Meaning and Measurement of Work Role Withdrawal

Current Controversies and Future Fallout from Changing Information Technology
  • David A. Harrison
Part of the Industrial and Organizational Psychology: Theory, Research, and Practice book series (IOPS)


Despite a massive empirical effort, there has been no consensus on appropriate solutions to lateness, absence, or withdrawal problems (Johns, 1997). A vigorous debate about the meaning and measurement of these behaviors has continued for decades (Blau, 1998; Hanisch & Hulin, 1990, Hanisch & Hulin, 1991; Hanisch, Hulin, & Roznowski, 1998; Harrison & Martocchio, 1998; Hulin, 1984; Johns, 1984, Johns, 1998; Johns & Nicholson, 1982; Martocchio & Harrison, 1993; Mobley, 1982; Muchinsky, 1977; Rosse & Miller, 1984). The purpose of this chapter is to evaluate some of the arguments in that debate, and to explore the implications of those arguments under conditions of rapidly changing information technology. I begin with a review of the constitutive definitions, or the stipulated meanings ascribed to single- and multiple-behavior types of withdrawal. I then examine the implications of those meanings for improved measurement. Finally, I predict how those meanings are likely to evolve as the information revolution severs the performance of many work tasks from time and place. This change in work arrangements might necessitate a new look at the ways withdrawal behaviors are defined and studied.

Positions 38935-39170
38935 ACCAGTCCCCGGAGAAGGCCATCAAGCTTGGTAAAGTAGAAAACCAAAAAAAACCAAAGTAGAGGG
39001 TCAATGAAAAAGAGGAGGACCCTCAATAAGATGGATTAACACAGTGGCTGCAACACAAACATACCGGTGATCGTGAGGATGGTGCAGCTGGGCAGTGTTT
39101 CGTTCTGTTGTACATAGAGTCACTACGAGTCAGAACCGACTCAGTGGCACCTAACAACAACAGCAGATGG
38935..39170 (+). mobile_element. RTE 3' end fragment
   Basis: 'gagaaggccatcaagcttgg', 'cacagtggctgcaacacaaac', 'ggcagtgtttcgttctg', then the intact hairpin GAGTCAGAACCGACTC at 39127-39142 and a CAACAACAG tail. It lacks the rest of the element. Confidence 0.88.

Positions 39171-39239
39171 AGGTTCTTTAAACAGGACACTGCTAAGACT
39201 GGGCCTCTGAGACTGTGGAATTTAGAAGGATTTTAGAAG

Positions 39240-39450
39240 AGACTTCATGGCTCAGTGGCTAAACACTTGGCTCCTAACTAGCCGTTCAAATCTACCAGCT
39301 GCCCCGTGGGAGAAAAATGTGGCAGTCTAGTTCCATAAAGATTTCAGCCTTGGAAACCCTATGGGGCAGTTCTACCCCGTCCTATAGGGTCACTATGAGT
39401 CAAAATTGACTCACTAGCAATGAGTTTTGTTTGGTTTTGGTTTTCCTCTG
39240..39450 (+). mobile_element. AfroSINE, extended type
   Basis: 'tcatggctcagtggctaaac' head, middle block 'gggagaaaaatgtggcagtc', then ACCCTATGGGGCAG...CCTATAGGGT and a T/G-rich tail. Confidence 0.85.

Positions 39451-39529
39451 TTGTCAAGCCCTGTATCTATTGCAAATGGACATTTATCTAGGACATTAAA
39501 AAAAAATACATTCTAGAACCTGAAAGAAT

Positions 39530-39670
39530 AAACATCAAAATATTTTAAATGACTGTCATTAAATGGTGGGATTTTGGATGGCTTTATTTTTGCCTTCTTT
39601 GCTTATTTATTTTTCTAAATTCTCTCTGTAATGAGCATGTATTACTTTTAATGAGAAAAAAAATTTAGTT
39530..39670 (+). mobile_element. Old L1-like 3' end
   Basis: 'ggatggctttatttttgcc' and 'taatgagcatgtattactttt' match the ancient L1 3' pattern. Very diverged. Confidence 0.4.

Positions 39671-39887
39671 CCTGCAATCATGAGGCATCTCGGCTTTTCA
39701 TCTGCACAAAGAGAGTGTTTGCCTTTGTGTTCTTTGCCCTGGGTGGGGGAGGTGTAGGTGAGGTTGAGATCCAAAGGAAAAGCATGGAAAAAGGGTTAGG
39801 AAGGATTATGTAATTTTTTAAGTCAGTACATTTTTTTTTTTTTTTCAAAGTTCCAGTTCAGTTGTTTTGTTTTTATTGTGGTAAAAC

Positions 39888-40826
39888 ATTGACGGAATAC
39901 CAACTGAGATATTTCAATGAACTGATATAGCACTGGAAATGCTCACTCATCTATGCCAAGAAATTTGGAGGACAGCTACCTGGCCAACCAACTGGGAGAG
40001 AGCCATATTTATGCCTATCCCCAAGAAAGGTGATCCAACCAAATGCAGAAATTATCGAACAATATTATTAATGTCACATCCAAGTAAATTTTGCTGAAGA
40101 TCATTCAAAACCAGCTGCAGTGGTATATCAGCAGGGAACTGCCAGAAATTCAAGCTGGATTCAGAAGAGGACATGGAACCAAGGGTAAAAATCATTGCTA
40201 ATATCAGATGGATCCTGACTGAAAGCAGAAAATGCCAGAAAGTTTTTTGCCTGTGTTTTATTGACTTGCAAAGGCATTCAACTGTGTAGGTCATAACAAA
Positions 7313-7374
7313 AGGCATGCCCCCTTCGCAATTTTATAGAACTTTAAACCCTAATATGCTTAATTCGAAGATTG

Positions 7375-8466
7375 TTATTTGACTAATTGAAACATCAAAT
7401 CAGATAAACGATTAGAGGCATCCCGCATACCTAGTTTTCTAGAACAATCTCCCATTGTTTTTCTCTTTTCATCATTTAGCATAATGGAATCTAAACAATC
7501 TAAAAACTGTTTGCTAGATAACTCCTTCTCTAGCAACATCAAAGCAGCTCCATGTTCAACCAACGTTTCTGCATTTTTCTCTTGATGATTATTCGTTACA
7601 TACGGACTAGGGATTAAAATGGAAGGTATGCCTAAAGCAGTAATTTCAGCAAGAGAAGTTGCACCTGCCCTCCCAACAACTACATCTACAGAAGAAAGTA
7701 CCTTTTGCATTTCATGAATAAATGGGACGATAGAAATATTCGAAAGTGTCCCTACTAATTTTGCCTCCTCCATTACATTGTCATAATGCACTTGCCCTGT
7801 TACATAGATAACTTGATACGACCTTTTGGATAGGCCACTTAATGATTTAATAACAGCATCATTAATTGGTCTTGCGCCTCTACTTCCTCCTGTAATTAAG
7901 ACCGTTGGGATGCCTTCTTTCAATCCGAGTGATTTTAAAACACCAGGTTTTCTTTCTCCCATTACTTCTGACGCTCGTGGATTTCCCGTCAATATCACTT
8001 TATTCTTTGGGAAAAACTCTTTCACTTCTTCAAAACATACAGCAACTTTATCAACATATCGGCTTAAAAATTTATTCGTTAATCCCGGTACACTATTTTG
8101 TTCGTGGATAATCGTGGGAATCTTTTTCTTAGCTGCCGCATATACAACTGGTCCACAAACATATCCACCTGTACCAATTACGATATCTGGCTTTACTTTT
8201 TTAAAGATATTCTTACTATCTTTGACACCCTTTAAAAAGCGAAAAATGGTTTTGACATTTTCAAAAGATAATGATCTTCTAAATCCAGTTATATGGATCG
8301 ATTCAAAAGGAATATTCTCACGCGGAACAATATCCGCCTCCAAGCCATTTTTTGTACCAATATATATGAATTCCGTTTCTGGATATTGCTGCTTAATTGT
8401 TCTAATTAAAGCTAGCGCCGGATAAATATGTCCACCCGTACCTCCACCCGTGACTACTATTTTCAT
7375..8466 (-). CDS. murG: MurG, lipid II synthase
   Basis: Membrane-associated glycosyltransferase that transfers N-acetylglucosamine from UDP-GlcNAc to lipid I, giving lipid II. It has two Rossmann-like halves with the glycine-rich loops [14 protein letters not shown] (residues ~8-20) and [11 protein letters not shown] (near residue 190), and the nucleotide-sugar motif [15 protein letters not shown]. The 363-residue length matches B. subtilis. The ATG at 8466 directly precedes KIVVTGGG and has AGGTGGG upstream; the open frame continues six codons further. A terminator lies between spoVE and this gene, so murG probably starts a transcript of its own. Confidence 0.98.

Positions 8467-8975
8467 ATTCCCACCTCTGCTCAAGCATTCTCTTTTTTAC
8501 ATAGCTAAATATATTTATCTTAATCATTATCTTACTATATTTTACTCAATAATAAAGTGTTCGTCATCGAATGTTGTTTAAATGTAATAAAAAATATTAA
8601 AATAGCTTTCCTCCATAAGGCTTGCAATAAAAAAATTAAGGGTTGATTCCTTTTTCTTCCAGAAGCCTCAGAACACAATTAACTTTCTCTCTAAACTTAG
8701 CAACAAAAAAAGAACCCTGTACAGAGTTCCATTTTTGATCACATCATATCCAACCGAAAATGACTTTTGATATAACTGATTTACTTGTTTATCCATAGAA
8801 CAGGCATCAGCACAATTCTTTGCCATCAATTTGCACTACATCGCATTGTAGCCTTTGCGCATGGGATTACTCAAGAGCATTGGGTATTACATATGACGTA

Sexual Harassment Operational Definition Organizational Behavior Work Role Organizational Citizenship Behavior 
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Copyright information

© Springer Science+Business Media New York 2002

Authors and Affiliations

  • David A. Harrison
    • 1
  1. 1.Department of Management and OrganizationPennsylvania State UniversityUniversity ParkUSA

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